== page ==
The world is in the midst of an intense struggle for survival - Good versus Evil, Dark versus Light. We feel the grit of our times. So much of our focus has been on bank bailouts, regulatory reform and massive fraud. Bernie Madoff will live out his days in prison, yet investors are no less devastated. None of it matters if we don't feel a reason to hope for the future.
We are worn out by the global economic crisis. We are tired of floundering rescue plans and masters of the universe gone awry. We are tired of watching friends in tears over lost jobs, lost homes, and lost dreams. We are tired of witnessing global economic devastation.
While this mess will be messy for a good while longer, we may have found one reason to hope in the most unlikely of places. Rich folks hit hard by the economic crisis are turning towards each other as never before. Tough times have made it chic for the uber-privileged to rely on friends and family for practical support.
Conversations can be overheard everywhere about how to join forces to handle the things that many can no longer afford. People are trading off on childcare, sharing their tales of woe over cheaper lattes while thinking carefully about expenses. Some are even considering communal living.
One of the biggest problems with living a life of excess is that you can pay for everything - McMansions, full time housekeepers, round the clock childcare, gourmet cooks, chauffer driven cars, boats, and fancy clothes. You really don't NEED anyone if you can pay someone else to take care of it for you.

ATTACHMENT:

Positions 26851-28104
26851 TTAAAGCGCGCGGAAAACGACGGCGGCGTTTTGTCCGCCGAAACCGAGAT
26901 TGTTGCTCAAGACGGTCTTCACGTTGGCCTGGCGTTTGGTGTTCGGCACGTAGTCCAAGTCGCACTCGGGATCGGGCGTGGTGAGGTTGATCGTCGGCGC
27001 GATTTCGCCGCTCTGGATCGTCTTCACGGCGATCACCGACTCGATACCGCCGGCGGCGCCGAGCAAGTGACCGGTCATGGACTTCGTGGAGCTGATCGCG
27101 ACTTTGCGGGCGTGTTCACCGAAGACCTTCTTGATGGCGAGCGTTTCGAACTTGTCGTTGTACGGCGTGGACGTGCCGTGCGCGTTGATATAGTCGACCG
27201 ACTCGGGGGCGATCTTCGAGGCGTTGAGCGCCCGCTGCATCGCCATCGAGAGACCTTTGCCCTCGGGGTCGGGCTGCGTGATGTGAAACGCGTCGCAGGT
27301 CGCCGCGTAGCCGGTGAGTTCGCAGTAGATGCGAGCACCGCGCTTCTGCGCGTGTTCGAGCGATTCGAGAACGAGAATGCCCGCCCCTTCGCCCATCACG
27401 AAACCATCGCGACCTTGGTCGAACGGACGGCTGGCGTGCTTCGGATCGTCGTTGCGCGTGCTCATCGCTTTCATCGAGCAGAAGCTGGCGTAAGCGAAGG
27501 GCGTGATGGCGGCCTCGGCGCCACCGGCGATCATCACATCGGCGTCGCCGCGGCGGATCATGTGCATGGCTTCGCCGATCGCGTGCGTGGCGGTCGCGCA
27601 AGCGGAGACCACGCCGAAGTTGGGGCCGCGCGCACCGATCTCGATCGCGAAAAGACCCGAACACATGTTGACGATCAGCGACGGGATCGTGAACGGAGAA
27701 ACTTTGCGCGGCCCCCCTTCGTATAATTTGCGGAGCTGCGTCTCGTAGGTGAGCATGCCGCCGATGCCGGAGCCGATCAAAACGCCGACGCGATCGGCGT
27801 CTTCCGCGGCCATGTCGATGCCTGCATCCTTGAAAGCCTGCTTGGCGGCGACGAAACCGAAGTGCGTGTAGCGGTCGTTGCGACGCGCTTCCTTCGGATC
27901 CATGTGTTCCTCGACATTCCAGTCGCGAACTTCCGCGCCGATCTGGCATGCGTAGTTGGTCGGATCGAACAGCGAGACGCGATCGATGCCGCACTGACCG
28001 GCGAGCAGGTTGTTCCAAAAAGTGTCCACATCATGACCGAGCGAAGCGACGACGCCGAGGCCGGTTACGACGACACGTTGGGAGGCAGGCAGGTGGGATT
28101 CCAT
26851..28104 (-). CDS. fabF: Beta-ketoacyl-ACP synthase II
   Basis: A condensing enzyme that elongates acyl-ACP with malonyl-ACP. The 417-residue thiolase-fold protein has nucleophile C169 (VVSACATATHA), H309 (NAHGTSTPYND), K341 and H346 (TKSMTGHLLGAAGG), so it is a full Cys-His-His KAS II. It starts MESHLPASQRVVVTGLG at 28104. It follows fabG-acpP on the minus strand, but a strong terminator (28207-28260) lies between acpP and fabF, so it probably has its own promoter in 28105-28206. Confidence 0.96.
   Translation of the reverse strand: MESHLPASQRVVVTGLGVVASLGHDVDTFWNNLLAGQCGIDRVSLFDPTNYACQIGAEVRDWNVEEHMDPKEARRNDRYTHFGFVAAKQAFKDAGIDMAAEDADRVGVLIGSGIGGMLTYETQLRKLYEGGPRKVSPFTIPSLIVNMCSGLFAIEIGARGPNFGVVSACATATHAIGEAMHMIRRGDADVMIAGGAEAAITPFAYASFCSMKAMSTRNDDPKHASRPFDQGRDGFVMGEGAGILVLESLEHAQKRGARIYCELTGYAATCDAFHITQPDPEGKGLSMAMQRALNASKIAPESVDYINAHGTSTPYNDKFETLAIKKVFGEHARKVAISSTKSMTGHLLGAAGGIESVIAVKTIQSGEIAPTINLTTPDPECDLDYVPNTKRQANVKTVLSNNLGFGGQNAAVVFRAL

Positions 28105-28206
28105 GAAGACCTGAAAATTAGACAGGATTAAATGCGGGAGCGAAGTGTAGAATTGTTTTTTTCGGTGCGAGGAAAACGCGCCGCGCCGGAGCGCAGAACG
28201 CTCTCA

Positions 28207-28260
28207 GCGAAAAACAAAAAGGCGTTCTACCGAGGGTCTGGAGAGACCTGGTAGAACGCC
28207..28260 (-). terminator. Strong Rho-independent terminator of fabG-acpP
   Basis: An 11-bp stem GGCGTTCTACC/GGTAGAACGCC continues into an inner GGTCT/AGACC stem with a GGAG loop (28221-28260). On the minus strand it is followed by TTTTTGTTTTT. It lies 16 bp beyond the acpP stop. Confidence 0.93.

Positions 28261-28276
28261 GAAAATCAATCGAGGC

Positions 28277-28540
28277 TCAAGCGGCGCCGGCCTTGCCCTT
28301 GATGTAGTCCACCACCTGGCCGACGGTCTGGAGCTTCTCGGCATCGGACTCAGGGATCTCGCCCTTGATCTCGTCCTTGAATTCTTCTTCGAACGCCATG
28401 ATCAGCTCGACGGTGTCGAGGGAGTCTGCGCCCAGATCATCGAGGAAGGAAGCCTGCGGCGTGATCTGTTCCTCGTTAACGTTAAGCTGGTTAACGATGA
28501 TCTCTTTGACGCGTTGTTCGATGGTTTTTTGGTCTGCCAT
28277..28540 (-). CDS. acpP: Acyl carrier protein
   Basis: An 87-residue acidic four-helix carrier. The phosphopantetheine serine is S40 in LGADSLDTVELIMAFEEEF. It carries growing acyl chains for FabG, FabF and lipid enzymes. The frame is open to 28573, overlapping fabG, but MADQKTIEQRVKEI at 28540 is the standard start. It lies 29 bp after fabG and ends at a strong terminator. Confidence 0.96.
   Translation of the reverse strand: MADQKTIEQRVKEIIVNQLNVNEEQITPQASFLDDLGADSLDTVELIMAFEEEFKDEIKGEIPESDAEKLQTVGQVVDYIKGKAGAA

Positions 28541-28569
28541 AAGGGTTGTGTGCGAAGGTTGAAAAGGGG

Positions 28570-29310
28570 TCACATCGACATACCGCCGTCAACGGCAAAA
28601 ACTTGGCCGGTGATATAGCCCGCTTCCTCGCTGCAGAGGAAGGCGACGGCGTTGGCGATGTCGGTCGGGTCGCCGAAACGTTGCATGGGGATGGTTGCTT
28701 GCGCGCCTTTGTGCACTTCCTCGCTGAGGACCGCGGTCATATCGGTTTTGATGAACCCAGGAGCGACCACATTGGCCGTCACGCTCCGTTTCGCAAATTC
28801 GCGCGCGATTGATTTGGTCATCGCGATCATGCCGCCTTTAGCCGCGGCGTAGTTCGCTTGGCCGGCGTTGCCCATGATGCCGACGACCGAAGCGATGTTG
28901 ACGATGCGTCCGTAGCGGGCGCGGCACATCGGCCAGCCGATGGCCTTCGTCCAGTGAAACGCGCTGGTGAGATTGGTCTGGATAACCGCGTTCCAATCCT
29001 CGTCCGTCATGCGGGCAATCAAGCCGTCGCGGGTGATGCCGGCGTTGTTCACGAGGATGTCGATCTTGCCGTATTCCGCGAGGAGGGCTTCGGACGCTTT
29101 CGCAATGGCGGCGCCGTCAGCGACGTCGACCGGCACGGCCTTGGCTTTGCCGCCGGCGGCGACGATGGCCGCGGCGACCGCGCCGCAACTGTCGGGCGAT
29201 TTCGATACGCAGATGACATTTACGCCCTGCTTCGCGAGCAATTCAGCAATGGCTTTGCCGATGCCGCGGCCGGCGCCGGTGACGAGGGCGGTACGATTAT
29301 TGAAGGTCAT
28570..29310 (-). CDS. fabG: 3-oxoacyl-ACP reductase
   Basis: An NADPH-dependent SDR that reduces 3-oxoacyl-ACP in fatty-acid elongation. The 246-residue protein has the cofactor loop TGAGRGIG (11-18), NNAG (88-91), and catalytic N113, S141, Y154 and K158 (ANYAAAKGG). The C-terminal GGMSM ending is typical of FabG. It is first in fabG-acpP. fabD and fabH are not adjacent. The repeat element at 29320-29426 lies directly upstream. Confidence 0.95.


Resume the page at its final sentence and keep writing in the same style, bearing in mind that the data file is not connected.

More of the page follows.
We live in a society where love is viewed much more as an esoteric feeling as opposed to the actions we take in support of that feeling. Nothing like being out of work to remind us of how much you really do need other people. When life is lived with no need to turn towards anyone for help, the absence of need, strangely, comes into high relief.
People are becoming each other's cheerleaders when there is nothing to cheer about. That all by itself is a reason to hope.
In an attempt to restore my own hope, I gathered with friends to bring some Love to Wall Street. The purposeful venue was the terrace of 15 Broad Street in New York City, formerly the headquarters of JP Morgan and once at the vortex of the banking industry in the United States. The building overlooks the New York Stock Exchange and has amazing historic significance for our economy. The agreement to form the New York Stock Exchange was signed in front of this spot under a Buttonwood Tree in 1792. Since that is where it all began, panning the lense way back seemed apropos.
The collective unconscious of the history of this country's economy seemed palpable as we overlooked the New York Stock Exchange by the light of the Moon. At eye level in the pediment we faced the imposing marble sculpture by John Quincy Adams Ward, above six tall Corinthian capitals called "Integrity Protecting the Works of Man." Integrity Protecting the Works of Man...
When there is nothing left to do, love is usually the answer. We've heard it said that love conquers all, but can love conquer Wall Street's woes? It seemed like it had a better shot of helping the economy than any plan I've read about in the papers. Call it meditation, call it prayer or just a desperate attempt to feel better, but it was a packed house.
Did my gathering make a difference? Well, the market is still insanely unpredictable and the global economic fallout continues to play out each day. However, while the economic trauma was apparent, everyone wanted to change their perspective on Wall Street from one of fear and mistrust to hope for positive transformation. There was no Cool-Aid to drink.
We face more than an economic crisis in these troubling times. We have suffered a breach of trust so deep that it feels impossible to ever collectively heal. None of us can accept this reality as our fate.
So send some good vibes to the Street, and Treasury, and even AIG. While we still feel betrayed, one mind at a time, one heart at a time, one life at a time, we can give each other a reason to survive by tapping into the most basic human instinct - HOPE.
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